If the system is configured correctly, then things will work. But you still need to understand what's going on.

As for assuming that the server is guaranteed to be correct, that's a dangerous assumption to make.
 

Posts:11,200
Registered: 7/22/99
Re: Getting the current date exactly as machine  
Jul 26, 2004 1:45 PM (reply 11 of 15)



 
I think there should be simple way for getting
hardware clock without getting into all these details,

There is. System.currentTimeMillis() returns the current system clock time in milliseconds.

These details are required only for proper formatting of the time -- the same instance of Date with the same number of milliseconds since 1.1.1970 00:00:00 GMT can have any hour depending on the time zone used.
 

Posts:51
Registered: 8/17/00
Re: Getting the current date exactly as machine  
Jul 26, 2004 1:59 PM (reply 12 of 15)



 
u r correct, can u suggest me best reference in this issue
 

Posts:37,103
Registered: 3/30/99
Re: Getting the current date exactly as machine  
Jul 26, 2004 2:22 PM (reply 13 of 15)



 
u r correct, can u suggest me best reference in this
issue

I don't know about "best", but look at the javadocs for Date, Calendar, and TimeZone, and maybe Locale. Also, Date has a couple of useful links:

http://tycho.usno.navy.mil/
http://tycho.usno.navy.mil/systime.html

Additionally, try man date or info date on your Solaris box and see where that leads.

Finally, you can just google for some of the keywords, like "java date timezone DST".

If everything is set up right, then the system clock should just count the number of millis elapsed since 1/1/1970 00:00:00.000 GMT. This will be the same regardless of what timezone you're in. When I travel, and I change timezones on my laptop, I'm not changing the system clock.

Then you've got your OS's notion of what TZ it's in. As part of that, or perhaps in addition to it, is information as to whether it automatically adjusts for DST (summertime/wintertime). If the TZ or the DST adjustment is wrong. On Linux/Unix, there are files that have info about each TZ. I think Linux keeps them in /usr/share/zoneinfo. Solaris probably has a similar setup. Those files contain information about the offest from GMT, whether DST is in effect and when, etc. If the file that your system is using has an error in it, then you'll see the incorrect time.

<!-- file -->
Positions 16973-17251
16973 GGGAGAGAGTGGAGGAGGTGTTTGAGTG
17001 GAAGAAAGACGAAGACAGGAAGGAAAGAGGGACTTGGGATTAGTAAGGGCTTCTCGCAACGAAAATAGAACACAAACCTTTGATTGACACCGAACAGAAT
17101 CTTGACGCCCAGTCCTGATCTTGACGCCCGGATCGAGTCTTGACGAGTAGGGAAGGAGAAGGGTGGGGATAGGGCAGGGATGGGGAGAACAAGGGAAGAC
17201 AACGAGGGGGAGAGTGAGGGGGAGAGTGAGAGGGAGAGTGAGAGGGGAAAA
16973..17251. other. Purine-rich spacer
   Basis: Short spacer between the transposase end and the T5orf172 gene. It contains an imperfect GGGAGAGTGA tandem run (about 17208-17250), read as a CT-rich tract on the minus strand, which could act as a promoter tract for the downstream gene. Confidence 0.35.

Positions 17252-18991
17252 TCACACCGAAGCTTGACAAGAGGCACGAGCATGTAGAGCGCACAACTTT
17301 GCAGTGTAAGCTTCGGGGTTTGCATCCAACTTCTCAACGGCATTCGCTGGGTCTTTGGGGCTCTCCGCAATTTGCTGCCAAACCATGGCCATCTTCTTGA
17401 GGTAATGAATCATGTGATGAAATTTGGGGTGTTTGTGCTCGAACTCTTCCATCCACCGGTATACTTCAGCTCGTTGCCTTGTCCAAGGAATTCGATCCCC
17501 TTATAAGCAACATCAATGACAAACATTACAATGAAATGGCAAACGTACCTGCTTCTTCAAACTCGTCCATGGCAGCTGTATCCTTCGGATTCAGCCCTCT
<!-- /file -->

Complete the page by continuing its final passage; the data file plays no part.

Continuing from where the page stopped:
Then there's how Java determines the TZ, DST offest, etc. The details should be in one of those javadoc APIs. I think when you give it a named TZ, it's supposed to try to use the corresponding one from the system, and if it can't find it it uses it's own. Or maybe it just always uses its own. I believe the API does come with a bunch of TZ objects similar to the TZ files you'd find in .../zoneinfo or wherever. Those seem to get updated with every release, so it's possible there's a bug in Java's TZ that corresponds to your timezone.

Ask your sysadmin which TZ the system is using, and then see if you can find out its rules about DST. Also look into the details of the TZ object you get from Java when you request the appropriate one. I think just be calling toString you can see the offest from GMT and some info about its DST handling.
 

Posts:3,055
Registered: 18/06/98
Re: Getting the current date exactly as machine  
Jul 26, 2004 2:41 PM (reply 14 of 15)



 
Comment:

I live in Brazil and we usually know about the exact starting and ending days of Daylight Savings Time (here is the "horário de verão", a literal translation of the English word "summertime", although it actually starts in Spring) within just a few weeks before the fact (you can't write an algorithm that says exactly when the DST will start or end; when the Pope visited us they delayed the ending of the DST by one week.).

The TZ settings (or the Windows DST settings) and the Java DST settings usually go astray.

I don't know how Java interprets the TZ settings in Solaris machines. Maybe reading the SCSL source code...

So several businesses in Brazil usually turn off the automatic DST settings (there is a TZEditor for Windows, but it changes a lot of entries in the registry and it is not easily deployable...) and manually adjust each server to the desired time when the DST starts and ends.

The problem is that the servers are not synchronized with UTC when the DST is on; it proves to be a problem if you want to make our servers synchronized with an atomic clock (a NTP server), for instance.
 
This topic has 15 replies on 2 pages.    1 | 2 | Next »